Infographic: 40 Little Things You Can Do to Relax

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If you’re one of those people (like me) who always has to be doing something, creating something, or crossing something off your to-do list, you may inexperienced at relaxing. This sounds funny, but for some people, relaxing simply doesn’t come easy.

Meeting deadlines, handling stressful conversations, giving advice, completing chores, and being generally productive comes naturally to me—relaxing does not.

But as it turns out downtime—just like meditation—is good for your health, especially if you’re a busy bee. Regular relaxation can improve your immune system, lower your blood pressure, boost your memory and ability to focus, and keep you in a positive mood—among other benefits.

So whether you had a stressful day and need a boost of relaxation, or you want to start integrating small chunks of R&R into your everyday routine, check out these easy ideas. From walking barefoot to reading to using your imagination, there’s something for everyone when it comes to relaxing.



Big thanks to the infographic design team

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Melissa Eisler

Melissa Eisler is an ICF certified leadership and career coach, certified meditation and yoga instructor, and author. She created Mindful Minutes to offer practical, relatable anecdotes and tips on how to bring mindfulness into the busyness of the digital age. Her intention is to share what she learns about overcoming her own challenges with meditation, mindfulness, and life balance while maintaining a challenging schedule and career. Learn more about Melissa here.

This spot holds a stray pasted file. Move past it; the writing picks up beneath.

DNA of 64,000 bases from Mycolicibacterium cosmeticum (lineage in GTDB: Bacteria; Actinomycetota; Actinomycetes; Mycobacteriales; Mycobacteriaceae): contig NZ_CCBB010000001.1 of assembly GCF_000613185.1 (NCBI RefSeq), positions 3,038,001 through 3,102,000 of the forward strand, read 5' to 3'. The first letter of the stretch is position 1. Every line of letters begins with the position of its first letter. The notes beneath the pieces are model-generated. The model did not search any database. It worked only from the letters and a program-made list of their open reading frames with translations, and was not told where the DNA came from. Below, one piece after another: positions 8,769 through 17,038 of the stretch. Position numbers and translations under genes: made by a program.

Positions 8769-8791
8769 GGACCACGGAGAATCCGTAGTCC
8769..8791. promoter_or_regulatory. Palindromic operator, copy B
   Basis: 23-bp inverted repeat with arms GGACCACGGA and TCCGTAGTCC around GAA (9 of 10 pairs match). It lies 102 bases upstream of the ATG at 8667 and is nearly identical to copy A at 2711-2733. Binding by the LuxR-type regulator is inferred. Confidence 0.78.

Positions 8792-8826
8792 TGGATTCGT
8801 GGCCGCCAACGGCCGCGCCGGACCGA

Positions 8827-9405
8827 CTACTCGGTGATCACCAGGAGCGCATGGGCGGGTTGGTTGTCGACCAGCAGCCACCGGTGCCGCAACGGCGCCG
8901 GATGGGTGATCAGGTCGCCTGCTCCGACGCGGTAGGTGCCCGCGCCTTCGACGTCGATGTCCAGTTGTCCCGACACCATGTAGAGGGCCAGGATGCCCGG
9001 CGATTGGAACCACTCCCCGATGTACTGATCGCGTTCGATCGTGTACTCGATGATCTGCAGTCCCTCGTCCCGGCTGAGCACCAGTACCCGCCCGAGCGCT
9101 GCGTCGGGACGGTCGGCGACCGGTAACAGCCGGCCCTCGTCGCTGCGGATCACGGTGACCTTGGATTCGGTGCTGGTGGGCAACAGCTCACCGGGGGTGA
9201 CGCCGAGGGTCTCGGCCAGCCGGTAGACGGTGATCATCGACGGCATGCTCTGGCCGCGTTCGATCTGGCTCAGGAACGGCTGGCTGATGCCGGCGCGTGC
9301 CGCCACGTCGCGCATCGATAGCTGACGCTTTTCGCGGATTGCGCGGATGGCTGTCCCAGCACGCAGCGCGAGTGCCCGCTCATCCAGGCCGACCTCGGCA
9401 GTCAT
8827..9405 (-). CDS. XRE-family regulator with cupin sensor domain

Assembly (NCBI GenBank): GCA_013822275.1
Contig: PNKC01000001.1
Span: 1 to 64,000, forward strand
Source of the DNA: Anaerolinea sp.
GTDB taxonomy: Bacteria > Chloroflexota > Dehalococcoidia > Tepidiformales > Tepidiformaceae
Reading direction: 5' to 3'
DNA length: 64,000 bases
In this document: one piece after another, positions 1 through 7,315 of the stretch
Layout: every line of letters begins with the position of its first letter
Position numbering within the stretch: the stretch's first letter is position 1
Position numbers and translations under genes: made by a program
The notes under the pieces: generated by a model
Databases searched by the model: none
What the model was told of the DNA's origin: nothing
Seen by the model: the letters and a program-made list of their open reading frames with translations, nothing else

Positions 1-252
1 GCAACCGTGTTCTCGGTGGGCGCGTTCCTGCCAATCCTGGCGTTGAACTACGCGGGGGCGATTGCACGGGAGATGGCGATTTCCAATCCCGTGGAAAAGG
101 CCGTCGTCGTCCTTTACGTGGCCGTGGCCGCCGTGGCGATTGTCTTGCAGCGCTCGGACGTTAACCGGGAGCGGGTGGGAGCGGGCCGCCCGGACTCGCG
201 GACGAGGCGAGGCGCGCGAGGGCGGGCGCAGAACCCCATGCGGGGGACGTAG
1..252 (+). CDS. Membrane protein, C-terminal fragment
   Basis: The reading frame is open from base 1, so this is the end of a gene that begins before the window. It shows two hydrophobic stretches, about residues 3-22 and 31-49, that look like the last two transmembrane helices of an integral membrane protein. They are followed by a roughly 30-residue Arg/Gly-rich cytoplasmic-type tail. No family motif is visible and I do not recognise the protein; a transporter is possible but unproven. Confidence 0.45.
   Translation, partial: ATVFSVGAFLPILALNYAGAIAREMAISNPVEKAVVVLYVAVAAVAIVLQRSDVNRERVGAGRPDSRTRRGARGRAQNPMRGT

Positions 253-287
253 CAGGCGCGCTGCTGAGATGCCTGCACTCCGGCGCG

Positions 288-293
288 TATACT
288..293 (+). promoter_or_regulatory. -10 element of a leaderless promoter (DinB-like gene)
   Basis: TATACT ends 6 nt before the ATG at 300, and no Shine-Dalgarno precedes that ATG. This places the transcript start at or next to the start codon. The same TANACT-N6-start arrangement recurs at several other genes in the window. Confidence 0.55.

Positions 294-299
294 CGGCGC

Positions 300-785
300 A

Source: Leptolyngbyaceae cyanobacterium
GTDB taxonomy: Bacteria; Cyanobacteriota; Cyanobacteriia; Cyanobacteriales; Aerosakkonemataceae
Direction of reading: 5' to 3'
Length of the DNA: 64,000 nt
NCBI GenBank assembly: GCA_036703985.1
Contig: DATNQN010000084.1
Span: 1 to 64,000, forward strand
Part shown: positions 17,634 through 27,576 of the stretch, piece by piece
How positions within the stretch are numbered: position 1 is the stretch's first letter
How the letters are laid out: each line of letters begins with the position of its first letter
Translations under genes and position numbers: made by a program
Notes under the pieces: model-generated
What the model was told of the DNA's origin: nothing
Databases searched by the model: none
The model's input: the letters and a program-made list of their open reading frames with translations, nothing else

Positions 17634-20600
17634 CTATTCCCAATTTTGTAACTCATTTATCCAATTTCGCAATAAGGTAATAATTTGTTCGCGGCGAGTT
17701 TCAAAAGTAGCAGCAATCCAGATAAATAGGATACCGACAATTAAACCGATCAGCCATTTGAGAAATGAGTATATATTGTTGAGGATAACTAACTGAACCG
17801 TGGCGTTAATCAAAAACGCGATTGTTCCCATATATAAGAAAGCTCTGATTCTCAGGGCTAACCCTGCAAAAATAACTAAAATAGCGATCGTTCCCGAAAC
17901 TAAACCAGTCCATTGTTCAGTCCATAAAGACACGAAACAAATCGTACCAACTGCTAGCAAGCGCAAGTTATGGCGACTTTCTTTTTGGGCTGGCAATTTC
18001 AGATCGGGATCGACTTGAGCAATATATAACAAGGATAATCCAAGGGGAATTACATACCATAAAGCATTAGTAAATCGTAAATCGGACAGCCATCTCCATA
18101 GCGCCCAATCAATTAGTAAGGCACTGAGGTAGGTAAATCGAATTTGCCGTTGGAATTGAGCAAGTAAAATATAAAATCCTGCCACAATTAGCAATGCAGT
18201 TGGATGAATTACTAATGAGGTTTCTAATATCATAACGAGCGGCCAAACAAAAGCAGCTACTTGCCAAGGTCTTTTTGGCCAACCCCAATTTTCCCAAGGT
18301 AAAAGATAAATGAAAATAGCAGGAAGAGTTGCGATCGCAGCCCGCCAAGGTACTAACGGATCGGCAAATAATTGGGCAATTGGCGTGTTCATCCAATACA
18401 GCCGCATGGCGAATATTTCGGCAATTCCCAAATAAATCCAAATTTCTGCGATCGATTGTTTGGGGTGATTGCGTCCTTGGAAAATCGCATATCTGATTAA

1. Danny Ford on February 2, 2017 at 8:53 am

    Hi Melissa,

    I just found your blog – thanks for sharing this beautifully designed infographic. It’s important to have a range of practices to support our wellbeing. I just thought I would add that we can combine many of these practices – like, going barefoot and meditating in nature. In the summer and into autumn, I love to practice walking meditation in bare feet on grass.

    My friend, Sille, has a guided meditation for meditating in nature at

    I was also pleased to see spending time with friends being included on this list. There’s so much loneliness in our culture. Making time to be with friends is every bit as important as making time to meditate or practice yoga.

    Looking forward to exploring your blog a little more fully.

    • Melissa Eisler on February 2, 2017 at 2:42 pm

      Hi Danny. Thanks so much for your kind words! I’m happy to hear that the content resonated with you, and I love your idea of combining some of the practices. Warm wishes to you and thanks for sharing. ~Melissa

  2. Lynda Levy on February 22, 2017 at 3:07 pm

    Thank you looking forward

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